After Gianni, There Are Mostly Questions

Italian political and business leaders are wondering how much longer Gianni Agnelli can run Fiat. Agnelli, 74, chairman of the Italian auto giant and patriarch of Europe's richest industrial dynasty, had an abdominal aneurism removed at New York Hospital on Apr. 25. His recovery is said to be slow and uncertain. Agnelli tried to kill the rumors of his retirement in early June during a television interview. "I will remain," said a somewhat frail-looking Agnelli, "as long as I'm necessary."

But signs increase that the three-decades-long Agnelli era may be drawing to a close, and that major changes may ensue at Fiat. Days after the TV interview, Agnelli slipped and injured his spine while yachting. He missed the June 22 annual meeting of IFI, the family holding company that controls 30% of Fiat. Cesare Romiti, meanwhile, Agnelli's 72-year-old chief ally and the hands-on managing director of Fiat since 1976, must devote more and more time to defending himself from a judicial inquiry into illegal slush funds allegedly managed from his office.

Fiat officials claim not to be worried. "The succession to Agnelli and Romiti is open, but it's not a problem for now," asserts Ernesto Auci, the head of Fiat's press office. Not everyone agrees. "My impression is that we will see changes at the top of Fiat sooner than later," says a source close to the Agnelli family. One person mentioned as a possible successor is Paolo Cantarella, head of the prospering car division.

Should Agnelli and Romiti step down in the next year, at least they will be leaving Fiat much stronger than it has been in years. Powered by the competitive edge of a devalued lira as well as popular new car models, Fiat turned a $1.1 billion loss in 1993--its worst ever--into a $612 million profit on $39 billion in sales last year.

MANY SHARES. Even if a possible succession goes smoothly, the Agnelli clan may still want to raise more money from its Fiat holdings, a desire that could dictate Fiat's future shape. Income from the family fortune gets divvied up among more than 300 descendants of Giovanni Agnelli, who founded the company in 1899. It's a far-flung bunch. A granddaughter, Susanna, is Italy's Foreign Minister. A great-granddaughter has an olive oil business in the south of Italy, while another family member raises terriers in rural Georgia. Egon von Furstenberg, the New York fashion designer, is a great-grandchild.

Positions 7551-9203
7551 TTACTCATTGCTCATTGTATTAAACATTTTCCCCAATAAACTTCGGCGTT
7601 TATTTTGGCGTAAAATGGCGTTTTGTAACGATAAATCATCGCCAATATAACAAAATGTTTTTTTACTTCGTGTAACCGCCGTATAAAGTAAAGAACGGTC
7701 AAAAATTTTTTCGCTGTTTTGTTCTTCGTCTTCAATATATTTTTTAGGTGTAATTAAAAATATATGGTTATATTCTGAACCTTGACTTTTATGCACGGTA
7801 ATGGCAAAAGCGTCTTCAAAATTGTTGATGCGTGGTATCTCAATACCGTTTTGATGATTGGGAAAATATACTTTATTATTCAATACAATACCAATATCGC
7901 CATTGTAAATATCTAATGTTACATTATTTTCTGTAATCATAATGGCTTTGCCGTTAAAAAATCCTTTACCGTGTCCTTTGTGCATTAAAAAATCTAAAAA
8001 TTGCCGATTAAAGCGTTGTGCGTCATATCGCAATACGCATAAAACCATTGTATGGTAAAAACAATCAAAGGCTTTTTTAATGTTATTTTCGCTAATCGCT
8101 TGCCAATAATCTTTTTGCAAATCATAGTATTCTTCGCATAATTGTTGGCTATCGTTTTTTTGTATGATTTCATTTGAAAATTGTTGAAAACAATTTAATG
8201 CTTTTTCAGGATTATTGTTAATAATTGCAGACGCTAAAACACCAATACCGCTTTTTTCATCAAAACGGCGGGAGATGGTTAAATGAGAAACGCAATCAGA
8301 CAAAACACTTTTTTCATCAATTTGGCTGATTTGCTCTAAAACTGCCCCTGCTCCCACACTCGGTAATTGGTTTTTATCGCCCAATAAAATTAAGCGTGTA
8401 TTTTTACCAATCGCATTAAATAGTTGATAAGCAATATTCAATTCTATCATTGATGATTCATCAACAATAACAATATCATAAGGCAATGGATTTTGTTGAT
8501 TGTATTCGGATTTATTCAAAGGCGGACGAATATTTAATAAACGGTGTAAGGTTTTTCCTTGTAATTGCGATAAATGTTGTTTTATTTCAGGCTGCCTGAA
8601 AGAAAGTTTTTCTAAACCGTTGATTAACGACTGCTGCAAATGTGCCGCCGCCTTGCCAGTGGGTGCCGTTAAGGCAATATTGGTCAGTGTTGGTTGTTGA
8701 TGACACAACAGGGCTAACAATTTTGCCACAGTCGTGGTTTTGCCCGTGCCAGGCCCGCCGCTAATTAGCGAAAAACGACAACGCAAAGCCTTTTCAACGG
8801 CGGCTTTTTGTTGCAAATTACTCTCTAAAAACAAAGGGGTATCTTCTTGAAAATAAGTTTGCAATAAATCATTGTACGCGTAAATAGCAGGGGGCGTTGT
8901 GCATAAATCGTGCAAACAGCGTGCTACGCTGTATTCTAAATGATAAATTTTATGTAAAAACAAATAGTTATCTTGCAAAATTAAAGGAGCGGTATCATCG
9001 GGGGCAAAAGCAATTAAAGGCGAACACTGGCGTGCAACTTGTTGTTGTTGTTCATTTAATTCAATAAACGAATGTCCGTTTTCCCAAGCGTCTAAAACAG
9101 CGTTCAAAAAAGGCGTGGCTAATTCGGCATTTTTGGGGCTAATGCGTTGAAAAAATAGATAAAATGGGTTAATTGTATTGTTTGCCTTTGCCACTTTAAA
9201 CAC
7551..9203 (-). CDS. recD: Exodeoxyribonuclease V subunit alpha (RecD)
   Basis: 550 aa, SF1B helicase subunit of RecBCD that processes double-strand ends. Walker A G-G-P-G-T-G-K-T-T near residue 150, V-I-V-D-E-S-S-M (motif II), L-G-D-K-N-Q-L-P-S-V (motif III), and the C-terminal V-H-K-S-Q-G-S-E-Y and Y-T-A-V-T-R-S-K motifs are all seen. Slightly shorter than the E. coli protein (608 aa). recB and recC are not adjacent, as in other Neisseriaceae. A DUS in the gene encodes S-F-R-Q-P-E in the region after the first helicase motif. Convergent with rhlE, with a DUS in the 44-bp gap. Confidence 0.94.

While probably no member of the extended Agnelli family is about to go on the dole, there is rising pressure, insiders say, for better returns from Fiat and other family holdings. To help address those needs, IFI's dividend was raised more than 60% on June 22, to 340 lira per share. While IFI's preferred stock trades on the Milan bourse, the clan holds 100% of the common, and bylaws make sales to outsiders difficult. IFI says while its stock in other companies may go, no change is planned for the Fiat stake. "But the problem, that more and more family members need cash, is still there," says a Milan banker close to the family. So some sort of push by the family to sell a chunk of Fiat is possible.

Others may want more out of their Fiat shares, too. France's Alcatel Alsthom, Germany's Deutsche Bank, and Italy's Assicurazioni Generali and Mediobanca together control 10% of Fiat's capital. They may not be patient investors anymore. Pierre Suard, the Alcatel chief and Fiat board member, was forced from office by a series of scandals. His successor, Serge Tchuruk, may not be as committed as he was to holding Alcatel's 2.2% Fiat position, especially since Alcatel's profits are suffering. Deutsche Bank--slowly moving away from industrial participations as it concentrates on banking--is said to be looking at ways to increase the value of its 2.5% stake in Fiat. One option could be to dust off proposals to merge Fiat's car division with another European manufacturer. Deutsche Bank will not comment on plans for its shareholdings.

The Agnellis will still wield plenty of power at Fiat, even if the family dilutes its stake or if group units are spun off. Giovanni Alberto Agnelli, the 31-year-old nephew of Gianni--known as Gianni Jr. in Italy--has been quietly groomed to play a leading role at Fiat. The Brown University graduate has steadily moved up the ranks of the $1.1 billion family-held Piaggio motor-scooter group and was recently named chairman. He was named to the Fiat board at the end of 1993 and on June 3 became the first of the fourth generation to make it to the board of the family holding company. The Agnelli saga will continue, even after Gianni takes his final bow.

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